Dallas police and the county prosecutors are testing the city's 4,140 backlogged rape kits. That's good. What's less good is the strain the inevitable DNA matches the tests find will place on District Attorney Susan Hawk's office. To prepare, Hawk announced Wednesday she's expanding her office's sexual assault unit, adding an additional attorney and an investigator. The office will be expanded further, Hawk said, if the office is able to secure grant funding.
“Our sexual assault unit already has a very heavy caseload, so as DPD begins processing these untested kits and our office receives new cases, we felt it was critical to expand this team so we can move these cases forward at a faster rate. These victims have waited long enough. Some of them have been waiting for years knowing that the person who hurt them is still out there, so we shouldn’t require them to wait any longer," Hawk said in a statement.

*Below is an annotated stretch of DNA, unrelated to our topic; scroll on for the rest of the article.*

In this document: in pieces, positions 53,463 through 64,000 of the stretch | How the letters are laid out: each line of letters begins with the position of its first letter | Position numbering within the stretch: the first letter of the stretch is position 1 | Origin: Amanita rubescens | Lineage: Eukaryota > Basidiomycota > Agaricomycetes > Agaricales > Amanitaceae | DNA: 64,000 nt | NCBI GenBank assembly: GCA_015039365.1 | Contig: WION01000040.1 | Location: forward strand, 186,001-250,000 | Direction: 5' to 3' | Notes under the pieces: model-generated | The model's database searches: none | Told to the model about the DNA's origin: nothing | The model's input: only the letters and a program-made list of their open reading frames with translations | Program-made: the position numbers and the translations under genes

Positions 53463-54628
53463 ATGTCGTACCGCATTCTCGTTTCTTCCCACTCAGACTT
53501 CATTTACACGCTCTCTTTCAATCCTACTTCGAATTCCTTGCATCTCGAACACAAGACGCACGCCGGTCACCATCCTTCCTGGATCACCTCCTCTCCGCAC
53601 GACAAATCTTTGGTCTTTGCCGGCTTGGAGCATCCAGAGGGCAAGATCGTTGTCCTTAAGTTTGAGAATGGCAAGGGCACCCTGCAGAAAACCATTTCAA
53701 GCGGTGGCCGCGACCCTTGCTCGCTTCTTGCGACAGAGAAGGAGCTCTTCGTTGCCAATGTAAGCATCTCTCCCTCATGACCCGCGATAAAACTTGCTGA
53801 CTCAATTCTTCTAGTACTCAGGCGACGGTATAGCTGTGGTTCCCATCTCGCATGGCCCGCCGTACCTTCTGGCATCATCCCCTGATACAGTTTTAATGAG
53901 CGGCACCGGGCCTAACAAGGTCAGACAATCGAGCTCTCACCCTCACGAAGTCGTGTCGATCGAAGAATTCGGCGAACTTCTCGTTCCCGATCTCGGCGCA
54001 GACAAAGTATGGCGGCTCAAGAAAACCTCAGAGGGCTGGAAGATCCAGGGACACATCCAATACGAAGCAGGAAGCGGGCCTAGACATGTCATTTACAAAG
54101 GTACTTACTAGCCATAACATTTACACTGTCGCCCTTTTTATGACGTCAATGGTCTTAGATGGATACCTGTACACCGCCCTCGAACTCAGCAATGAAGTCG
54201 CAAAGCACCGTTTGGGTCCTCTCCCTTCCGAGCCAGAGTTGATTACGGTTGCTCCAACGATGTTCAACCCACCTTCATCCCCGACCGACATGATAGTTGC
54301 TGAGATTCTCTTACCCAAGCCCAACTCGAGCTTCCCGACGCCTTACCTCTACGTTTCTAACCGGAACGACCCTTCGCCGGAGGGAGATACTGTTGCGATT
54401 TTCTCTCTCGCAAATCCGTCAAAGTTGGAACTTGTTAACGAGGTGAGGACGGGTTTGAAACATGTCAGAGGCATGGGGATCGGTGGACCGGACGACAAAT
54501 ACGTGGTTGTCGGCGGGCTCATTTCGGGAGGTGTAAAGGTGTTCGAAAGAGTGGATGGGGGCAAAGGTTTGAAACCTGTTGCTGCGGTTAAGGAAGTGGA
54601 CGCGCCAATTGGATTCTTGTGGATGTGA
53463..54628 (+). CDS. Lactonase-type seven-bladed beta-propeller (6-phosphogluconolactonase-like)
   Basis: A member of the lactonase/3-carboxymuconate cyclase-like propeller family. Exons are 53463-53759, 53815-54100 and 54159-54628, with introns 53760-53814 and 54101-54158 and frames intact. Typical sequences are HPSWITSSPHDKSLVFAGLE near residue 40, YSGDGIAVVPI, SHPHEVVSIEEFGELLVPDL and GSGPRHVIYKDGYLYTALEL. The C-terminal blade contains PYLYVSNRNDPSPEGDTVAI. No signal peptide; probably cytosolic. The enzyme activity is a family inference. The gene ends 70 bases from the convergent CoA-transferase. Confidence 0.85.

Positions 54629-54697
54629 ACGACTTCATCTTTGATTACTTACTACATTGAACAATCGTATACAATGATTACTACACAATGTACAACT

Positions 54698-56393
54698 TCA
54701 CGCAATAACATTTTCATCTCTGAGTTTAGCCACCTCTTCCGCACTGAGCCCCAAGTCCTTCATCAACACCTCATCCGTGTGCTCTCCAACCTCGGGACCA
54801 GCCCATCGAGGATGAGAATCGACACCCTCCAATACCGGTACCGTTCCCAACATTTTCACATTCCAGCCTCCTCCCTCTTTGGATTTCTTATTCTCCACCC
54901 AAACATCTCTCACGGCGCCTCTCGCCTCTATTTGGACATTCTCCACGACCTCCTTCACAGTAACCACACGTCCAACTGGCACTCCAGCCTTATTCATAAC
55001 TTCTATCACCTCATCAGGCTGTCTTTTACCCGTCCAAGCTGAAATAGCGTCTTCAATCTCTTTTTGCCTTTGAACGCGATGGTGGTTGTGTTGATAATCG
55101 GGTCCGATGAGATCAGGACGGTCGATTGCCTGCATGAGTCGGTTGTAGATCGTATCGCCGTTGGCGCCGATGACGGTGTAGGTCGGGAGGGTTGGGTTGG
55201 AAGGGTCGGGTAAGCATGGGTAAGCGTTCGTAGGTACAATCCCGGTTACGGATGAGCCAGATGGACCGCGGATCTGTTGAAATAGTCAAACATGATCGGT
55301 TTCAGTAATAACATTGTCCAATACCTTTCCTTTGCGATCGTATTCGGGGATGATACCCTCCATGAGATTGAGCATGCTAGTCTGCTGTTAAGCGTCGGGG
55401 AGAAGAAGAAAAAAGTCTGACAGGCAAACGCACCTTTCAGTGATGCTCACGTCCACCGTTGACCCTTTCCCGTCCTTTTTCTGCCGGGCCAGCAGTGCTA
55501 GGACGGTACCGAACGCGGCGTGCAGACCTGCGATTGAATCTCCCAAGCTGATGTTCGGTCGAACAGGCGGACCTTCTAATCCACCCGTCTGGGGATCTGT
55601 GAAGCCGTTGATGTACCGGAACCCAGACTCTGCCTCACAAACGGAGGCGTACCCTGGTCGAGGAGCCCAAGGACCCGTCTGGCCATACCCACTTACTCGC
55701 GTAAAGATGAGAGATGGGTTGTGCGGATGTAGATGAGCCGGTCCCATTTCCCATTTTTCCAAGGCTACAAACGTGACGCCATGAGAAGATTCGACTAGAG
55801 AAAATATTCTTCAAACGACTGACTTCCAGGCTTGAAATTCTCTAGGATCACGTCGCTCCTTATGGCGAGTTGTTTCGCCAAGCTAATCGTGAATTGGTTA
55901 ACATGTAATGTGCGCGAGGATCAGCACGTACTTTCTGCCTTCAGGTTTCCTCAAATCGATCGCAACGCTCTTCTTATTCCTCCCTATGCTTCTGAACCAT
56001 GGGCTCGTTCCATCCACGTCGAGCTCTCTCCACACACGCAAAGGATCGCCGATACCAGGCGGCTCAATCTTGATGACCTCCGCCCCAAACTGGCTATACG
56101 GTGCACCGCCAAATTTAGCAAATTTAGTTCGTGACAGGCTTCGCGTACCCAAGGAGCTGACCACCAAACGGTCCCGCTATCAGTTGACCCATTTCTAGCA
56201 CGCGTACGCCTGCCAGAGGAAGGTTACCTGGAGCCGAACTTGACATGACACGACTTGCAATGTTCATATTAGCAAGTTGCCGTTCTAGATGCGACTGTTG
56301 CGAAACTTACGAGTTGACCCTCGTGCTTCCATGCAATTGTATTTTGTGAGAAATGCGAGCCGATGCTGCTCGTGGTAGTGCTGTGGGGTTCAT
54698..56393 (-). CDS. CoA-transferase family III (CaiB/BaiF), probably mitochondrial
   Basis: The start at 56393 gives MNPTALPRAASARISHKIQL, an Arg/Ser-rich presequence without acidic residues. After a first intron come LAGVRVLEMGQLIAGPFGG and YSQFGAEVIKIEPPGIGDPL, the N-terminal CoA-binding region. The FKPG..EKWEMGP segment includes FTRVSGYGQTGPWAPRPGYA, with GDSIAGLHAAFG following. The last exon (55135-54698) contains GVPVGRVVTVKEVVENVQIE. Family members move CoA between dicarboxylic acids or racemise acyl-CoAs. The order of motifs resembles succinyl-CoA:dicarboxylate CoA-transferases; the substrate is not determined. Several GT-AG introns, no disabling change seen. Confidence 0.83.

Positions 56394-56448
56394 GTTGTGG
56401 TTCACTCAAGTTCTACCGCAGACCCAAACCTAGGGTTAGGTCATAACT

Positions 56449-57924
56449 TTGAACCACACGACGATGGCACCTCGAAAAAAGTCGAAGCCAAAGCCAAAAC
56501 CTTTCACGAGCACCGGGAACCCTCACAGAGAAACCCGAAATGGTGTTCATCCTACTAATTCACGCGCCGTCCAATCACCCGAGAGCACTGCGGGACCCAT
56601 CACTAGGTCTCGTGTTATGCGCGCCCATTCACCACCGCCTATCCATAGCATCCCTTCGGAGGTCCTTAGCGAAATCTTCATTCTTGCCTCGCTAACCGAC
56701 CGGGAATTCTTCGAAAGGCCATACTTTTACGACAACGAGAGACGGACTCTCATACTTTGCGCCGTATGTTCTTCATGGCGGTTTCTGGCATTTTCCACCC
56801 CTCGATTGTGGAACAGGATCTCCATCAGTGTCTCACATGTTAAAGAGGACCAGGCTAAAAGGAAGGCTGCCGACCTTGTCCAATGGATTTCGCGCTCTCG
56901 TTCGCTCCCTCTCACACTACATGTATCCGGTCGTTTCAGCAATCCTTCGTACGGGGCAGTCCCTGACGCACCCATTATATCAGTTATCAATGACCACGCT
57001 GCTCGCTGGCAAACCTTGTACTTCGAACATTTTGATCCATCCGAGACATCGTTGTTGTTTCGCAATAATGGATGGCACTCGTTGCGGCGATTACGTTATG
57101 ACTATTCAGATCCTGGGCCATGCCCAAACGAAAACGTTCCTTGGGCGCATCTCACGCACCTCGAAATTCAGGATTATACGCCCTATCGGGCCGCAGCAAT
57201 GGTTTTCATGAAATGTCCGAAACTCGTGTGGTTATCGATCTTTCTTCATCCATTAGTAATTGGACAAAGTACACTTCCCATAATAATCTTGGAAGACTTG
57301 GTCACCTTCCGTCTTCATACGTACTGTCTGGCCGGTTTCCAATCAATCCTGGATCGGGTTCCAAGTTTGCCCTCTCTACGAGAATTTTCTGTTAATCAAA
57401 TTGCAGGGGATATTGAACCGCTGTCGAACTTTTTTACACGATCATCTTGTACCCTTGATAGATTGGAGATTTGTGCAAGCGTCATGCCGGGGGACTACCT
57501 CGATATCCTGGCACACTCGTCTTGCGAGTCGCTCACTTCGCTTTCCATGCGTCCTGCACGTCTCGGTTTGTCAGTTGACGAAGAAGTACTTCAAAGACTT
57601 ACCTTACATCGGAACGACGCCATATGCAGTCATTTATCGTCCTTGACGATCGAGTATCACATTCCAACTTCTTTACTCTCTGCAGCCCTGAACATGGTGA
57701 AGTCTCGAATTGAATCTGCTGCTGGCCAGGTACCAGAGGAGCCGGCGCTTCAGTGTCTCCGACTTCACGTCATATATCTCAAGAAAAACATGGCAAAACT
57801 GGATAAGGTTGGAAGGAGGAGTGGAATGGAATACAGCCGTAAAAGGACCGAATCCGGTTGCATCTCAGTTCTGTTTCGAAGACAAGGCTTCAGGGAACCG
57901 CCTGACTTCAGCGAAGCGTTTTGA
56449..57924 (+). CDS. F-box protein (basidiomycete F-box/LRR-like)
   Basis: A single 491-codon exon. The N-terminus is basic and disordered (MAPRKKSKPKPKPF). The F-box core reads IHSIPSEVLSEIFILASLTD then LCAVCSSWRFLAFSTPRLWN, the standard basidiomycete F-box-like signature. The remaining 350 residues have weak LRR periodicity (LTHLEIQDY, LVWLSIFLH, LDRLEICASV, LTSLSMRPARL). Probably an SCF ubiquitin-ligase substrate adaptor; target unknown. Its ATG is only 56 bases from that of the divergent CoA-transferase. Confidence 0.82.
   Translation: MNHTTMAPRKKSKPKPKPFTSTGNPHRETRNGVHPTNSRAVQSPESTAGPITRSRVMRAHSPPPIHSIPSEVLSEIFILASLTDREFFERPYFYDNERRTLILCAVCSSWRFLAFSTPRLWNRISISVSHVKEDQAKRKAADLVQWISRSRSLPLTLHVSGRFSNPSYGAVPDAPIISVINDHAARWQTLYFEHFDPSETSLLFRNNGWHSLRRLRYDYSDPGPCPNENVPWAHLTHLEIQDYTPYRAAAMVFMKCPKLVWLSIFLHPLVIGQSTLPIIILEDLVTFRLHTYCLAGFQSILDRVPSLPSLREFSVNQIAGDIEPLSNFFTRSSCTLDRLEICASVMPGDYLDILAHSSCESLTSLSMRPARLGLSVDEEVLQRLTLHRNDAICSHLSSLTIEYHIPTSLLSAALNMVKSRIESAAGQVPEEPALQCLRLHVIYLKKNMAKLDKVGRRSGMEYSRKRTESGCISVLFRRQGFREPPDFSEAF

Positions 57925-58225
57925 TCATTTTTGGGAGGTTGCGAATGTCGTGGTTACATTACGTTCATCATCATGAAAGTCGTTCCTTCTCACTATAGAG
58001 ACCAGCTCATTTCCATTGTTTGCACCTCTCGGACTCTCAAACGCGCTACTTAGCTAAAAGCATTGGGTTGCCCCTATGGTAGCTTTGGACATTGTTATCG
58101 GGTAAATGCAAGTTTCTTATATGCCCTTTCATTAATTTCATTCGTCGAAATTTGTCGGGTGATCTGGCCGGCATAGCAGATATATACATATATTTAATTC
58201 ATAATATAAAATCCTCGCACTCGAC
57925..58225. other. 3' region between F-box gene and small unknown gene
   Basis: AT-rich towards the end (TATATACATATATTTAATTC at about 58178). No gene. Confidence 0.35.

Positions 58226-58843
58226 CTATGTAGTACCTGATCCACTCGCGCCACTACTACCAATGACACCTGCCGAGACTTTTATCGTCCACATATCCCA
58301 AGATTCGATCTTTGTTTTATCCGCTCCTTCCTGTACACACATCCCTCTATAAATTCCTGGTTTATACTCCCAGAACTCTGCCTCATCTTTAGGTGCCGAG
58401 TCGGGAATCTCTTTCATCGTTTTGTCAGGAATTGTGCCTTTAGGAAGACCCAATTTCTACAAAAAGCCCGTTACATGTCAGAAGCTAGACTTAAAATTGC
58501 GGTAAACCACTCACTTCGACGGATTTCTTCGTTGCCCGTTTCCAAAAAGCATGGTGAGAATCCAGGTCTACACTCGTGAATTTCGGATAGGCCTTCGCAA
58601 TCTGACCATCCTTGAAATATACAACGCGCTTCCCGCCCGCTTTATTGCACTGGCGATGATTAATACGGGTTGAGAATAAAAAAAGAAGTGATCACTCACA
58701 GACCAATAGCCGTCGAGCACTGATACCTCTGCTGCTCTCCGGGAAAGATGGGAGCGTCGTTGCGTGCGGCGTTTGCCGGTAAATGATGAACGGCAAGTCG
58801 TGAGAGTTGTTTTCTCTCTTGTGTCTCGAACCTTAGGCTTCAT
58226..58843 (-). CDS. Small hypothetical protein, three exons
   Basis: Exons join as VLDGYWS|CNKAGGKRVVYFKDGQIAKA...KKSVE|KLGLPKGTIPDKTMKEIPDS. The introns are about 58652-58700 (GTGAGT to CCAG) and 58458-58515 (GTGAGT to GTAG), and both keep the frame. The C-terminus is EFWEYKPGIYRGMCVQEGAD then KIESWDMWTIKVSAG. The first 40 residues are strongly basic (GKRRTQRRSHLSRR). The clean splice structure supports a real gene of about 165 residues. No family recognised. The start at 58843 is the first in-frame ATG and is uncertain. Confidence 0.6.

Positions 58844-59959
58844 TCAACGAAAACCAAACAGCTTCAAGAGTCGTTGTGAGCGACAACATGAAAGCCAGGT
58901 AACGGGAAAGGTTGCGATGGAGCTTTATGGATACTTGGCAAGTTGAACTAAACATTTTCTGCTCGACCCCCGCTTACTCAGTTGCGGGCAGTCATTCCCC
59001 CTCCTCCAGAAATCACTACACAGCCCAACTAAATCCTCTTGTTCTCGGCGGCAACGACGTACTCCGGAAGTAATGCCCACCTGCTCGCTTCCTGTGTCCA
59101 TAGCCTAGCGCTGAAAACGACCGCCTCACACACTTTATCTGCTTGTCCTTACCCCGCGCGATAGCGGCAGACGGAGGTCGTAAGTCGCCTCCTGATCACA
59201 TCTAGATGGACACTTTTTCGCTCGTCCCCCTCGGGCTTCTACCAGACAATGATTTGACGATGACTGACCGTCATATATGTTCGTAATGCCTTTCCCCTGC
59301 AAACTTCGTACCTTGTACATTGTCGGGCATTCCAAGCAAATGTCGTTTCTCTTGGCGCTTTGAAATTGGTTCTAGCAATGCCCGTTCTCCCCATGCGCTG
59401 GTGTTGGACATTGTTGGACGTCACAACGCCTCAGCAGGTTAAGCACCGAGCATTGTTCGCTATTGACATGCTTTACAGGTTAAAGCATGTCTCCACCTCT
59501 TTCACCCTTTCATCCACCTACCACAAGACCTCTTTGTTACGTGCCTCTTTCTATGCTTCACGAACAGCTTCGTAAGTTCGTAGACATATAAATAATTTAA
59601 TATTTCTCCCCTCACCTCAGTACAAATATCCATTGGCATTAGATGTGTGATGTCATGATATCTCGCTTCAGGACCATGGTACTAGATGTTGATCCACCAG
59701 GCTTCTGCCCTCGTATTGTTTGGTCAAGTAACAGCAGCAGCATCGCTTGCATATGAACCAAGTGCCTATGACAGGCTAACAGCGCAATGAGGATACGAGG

In 2014, the unit handled 209 cases. Results from other cities that have begun churning through their own backlogs show that the unit can expect its workload to rise steeply.
Beginning in 2013, Houston has spent more than $6 million to clear its 6,663 kit backlog. By the time the results of Houston's testing were announced in February, 850 hits had turned up in the FBI's nationwide DNA database, covering about 13 percent of the kits.
Houston's results are not out of line with what Dallas County has experienced since beginning preliminary testing on the rape kits this fall. Each week, 65 kits are tested. The district attorney's office says, so far, about 10 percent of tests have resulted in a match. At that rate, the sexual assault unit's caseload would roughly double.
Potentially though, the match rate for the kits could be much higher. In Detroit, which is now crawling out from beneath a decades-old 11,000 kit backlog, the hit rate on the first 2,000 kits tested was over 30 percent.
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